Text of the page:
Persistent pain can also originate in the muscles. Sometimes they develop trigger points, hard nodules that show abnormal neuromuscular activity.

Another source of muscular discomfort is called adaptive muscle shortening. “Due to posture and the fact that everything we do—driving, working on the computer, cooking—is in front of us, the muscles across the shoulder, chest and neck become chronically shortened and very tight,” says Joan Sloss, CMMT, medical massage therapist at Healing Unleashed in Lakewood ( “We call it locked-short. There’s a constant pulling on the muscles in the back; they become locked-long. It’s always the locked-long muscles that hurt.” Sloss says that locked-up muscles can put pressure on nerves, a condition called undiagnosed peripheral neuropathy.

The complex nature of chronic pain means that many people go years without receiving a proper diagnosis. “Some are on pain medications, some have had surgery and it didn’t really correct the problem,” says Wanda Bedinghaus, MD of Healing Unleashed. “Often the underlying cause of the pain hasn’t been addressed.”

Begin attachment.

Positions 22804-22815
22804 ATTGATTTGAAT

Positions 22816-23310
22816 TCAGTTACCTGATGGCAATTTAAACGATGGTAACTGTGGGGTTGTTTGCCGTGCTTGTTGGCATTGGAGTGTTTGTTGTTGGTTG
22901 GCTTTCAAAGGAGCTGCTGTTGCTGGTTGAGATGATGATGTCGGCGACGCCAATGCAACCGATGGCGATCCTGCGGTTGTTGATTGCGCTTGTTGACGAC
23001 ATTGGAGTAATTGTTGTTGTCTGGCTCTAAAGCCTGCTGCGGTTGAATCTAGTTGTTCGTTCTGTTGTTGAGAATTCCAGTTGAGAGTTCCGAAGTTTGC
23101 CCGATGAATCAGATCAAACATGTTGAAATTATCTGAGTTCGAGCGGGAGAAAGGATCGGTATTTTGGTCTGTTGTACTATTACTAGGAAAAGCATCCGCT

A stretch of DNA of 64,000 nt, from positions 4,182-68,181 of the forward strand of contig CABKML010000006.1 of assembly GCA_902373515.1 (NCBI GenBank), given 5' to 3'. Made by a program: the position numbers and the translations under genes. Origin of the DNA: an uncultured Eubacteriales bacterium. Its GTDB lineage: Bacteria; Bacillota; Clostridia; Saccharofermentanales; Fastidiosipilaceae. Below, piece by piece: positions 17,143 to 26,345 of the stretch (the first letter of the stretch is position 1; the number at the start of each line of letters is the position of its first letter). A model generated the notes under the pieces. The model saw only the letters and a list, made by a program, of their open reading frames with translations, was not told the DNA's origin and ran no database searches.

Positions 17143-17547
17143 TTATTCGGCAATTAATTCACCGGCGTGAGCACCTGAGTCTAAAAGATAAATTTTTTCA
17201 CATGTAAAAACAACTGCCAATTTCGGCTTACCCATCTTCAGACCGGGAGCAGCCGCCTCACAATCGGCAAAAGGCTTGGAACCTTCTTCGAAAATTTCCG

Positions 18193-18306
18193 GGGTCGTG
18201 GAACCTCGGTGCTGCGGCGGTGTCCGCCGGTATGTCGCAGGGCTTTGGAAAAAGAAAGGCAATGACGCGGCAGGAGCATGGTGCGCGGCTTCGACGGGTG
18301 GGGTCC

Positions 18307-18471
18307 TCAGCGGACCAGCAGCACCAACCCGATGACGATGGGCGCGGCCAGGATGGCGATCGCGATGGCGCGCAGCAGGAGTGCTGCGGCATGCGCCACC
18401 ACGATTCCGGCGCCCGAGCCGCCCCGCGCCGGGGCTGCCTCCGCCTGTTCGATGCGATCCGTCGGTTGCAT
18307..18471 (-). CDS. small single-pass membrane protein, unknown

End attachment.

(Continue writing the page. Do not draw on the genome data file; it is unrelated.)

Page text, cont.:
Feelings About Pain

Pain not only afflicts the body. It also affects the mind and, through the limitations it imposes, a person’s entire life.

Cooling Inflamation

Pain may occur as part of inflammation, an immune-system response to injury or infection. “We know that long-lasting pain often comes with diseases that involve long-term inflammation, such as rheumatoid arthritis,” says Margaret Caudill, MD. “In chronic-pain conditions the immune process has gone
haywire, allowing abnormal inflammation to occur.”

Dietary changes can help dampen the fires of runaway inflammation. Eliminate sugar and artificial sweeteners (stevia, an herbally derived sweetener, is a good substitute). Food allergies or intolerances can lay at the root of chronic inflammation; a nutritionally trained practitioner can help you discover which foods might be causing problems.

Eat more cold-water fish, such as halibut and mackerel, which contain anti-inflammatory omega-3 fats. Eat plenty of fresh vegetables, especially brassicas (broccoli, cauliflower and their cousins) and leafy greens. Instead of salt, flavor your food with such inflammation-fighting herbs as ginger, long used in Eastern medicine for arthritis, bursitis and other complaints, and turmeric, a curry herb used medicinally in India’s Ayurvedic healing tradition.

A number of herbal remedies are known for their anti-inflammatory properties. Boswellia, taken from the frankincense tree, has been found to shrink inflamed joint
tissue. Feverfew, best known for
its role in migraine prevention, inhibits the release of inflammatory prostaglandins.